Fifty years ago, President Lyndon Johnson vastly escalated the war in Vietnam. The process had started in August 1964, when LBJ convinced Congress to pass the Gulf of Tonkin Resolution, a measure that granted the president sweeping authority to use military force in the area. Johnson said that the authority from the resolution was so broad it was like “grandma’s nightshirt” since “it covers everything.” Nonetheless, he promised Arkansas Sen. J. William Fulbright, who led the resolution through the Senate, that he would return to Congress if he wanted to use significant force in the future.
The following year, after his massive landslide victory against Republican Sen. Barry Goldwater, which produced huge liberal Democratic majorities (295 Democrats in the House and 68 in the Senate), LBJ continued moving the escalation forward, first with a fierce bombing campaign, known as Operation Rolling Thunder, against the communist forces, and then by sending tens of thousands of ground troops into the conflict
The war turned into a huge disaster for Johnson, for the nation, and for the Vietnamese. “That bitch of a war,” Johnson later said, “killed the lady I really loved — the Great Society.” What started small would grow rapidly into a huge and deadly ground war that lasted until 1973. In the end, the U.S. government withdrew its forces, and South Vietnam fell to communism. The war resulted in massive casualties and permanently undermined confidence, within the United States and throughout the world, in America’s stated objectives in its fight against communism.
Vietnam remains a major topic in our classrooms. Undergraduates continue to learn a number of important lessons from examining America’s war in Vietnam and its aftermath. The war that unfolded in Southeast Asia (though it was never officially a war) is an integral part of classroom conversations about U.S. history and international relations.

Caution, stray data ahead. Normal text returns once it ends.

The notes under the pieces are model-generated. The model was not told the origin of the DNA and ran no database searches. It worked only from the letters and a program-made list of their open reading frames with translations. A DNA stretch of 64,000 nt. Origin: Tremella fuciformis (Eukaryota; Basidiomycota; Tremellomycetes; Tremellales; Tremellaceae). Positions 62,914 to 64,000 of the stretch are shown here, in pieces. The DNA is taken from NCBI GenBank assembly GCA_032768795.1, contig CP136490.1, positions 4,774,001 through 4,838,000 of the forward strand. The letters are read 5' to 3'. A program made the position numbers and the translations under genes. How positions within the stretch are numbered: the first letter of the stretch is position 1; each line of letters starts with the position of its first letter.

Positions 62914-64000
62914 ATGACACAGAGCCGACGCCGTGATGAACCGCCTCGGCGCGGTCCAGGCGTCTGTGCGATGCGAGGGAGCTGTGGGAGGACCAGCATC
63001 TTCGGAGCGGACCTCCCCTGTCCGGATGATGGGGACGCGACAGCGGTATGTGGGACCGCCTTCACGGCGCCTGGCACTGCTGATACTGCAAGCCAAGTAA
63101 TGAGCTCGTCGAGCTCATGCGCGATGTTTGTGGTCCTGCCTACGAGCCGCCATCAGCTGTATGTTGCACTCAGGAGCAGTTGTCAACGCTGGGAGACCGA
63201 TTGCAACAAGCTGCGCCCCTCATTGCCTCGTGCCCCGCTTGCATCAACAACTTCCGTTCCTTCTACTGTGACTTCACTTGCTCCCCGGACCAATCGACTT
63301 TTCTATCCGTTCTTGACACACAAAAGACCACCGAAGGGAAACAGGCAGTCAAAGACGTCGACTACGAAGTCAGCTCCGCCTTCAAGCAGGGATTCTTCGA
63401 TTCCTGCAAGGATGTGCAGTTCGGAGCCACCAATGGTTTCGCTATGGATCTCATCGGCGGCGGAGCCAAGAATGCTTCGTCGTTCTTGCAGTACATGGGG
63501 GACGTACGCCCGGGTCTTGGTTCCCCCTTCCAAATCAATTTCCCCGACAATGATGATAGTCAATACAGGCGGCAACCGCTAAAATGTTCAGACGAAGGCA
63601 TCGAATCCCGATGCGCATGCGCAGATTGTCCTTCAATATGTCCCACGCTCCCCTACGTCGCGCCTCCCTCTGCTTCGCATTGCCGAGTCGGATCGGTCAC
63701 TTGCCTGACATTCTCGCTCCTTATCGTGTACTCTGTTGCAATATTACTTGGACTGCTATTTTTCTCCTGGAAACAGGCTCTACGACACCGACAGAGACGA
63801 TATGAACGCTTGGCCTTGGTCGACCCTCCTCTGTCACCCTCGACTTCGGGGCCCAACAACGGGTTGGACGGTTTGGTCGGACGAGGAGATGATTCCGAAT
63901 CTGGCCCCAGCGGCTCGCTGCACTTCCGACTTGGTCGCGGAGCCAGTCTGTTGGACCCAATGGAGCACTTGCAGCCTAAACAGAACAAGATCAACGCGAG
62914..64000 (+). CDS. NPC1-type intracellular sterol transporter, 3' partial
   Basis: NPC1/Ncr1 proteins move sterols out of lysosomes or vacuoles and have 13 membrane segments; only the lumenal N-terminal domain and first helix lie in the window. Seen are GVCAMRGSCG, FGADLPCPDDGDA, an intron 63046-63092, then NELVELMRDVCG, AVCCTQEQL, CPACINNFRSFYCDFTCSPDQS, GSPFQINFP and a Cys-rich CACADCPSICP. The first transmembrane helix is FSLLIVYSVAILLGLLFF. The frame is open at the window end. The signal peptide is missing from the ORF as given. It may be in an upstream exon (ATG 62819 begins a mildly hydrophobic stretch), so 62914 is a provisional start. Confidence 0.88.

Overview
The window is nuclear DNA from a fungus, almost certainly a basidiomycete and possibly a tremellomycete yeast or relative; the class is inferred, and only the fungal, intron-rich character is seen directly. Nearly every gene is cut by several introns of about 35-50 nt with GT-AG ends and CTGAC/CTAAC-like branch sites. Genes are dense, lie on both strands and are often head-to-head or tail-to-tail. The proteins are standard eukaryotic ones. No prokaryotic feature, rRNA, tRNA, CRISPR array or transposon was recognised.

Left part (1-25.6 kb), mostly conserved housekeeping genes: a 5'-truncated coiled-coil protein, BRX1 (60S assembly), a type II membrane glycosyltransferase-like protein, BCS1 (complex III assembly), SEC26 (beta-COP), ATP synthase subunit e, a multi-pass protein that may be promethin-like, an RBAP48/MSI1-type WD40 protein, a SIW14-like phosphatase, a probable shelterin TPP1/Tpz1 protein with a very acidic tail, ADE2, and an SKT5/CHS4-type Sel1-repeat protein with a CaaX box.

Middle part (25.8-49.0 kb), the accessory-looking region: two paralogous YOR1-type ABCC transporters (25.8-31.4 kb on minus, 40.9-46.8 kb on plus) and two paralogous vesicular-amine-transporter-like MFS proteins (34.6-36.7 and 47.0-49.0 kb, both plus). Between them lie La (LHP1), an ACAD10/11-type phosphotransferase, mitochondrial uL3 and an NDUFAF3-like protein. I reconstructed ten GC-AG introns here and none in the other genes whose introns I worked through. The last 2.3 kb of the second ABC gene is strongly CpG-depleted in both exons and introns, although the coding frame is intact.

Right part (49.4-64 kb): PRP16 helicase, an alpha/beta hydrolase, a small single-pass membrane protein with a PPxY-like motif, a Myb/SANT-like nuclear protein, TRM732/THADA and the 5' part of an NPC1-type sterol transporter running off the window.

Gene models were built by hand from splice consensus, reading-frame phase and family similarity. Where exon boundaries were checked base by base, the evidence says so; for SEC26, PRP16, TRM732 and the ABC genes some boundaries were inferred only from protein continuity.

One of the most important discoveries I hope students take away from a deep dive into the history of the Vietnam War is an understanding of the dangers we face when our elected officials allow for a blind adherence to foreign-policy orthodoxies to dictate their decisions and when political considerations guide what happens with regards to war and peace.
Both factors were clearly at work when Johnson kept making the decision to increase U.S. involvement rather than to withdraw. Johnson came from a generation of Democrats who believed that for strategic and political reasons, it was essential to remain tough against communism everywhere in the world. He subscribed to “the domino theory,” meaning that if one country fell to communism, no matter how small or seemingly irrelevant, others quickly would follow. This was the argument being put forth by many of his top national-security advisers. Even as a number of legislators privately expressed doubts about the wisdom of this strategy, Johnson stood firm.
Johnson’s decisions also were shaped by his political fears that for a liberal Democrat to succeed on domestic policy, he had to be hawkish on foreign policy. The president remembered the 1952 elections, when Republicans used the issues of the fall of China to communism, the efforts to root out communism within the United States, and the stalemate in Korea to take control of the White House and Congress. Johnson believed that what he called the “great beast” of the right was the real danger facing Democrats, and he never wanted to be outflanked by conservatives again. Adviser Jack Valenti later recalled that Johnson felt the “Democratic right and the Republicans” would have “torn him to pieces” for losing in Vietnam. Johnson pushed back against every proposal for withdrawal by reminding advisers and colleagues of how this would undermine his domestic agenda.
There are many moments in the story where my students see just how far individuals would go in allowing for politics to enter into their decisions. Politics doesn’t really stop at the water’s edge, and sometimes the mix between the two got very ugly in the 1960s.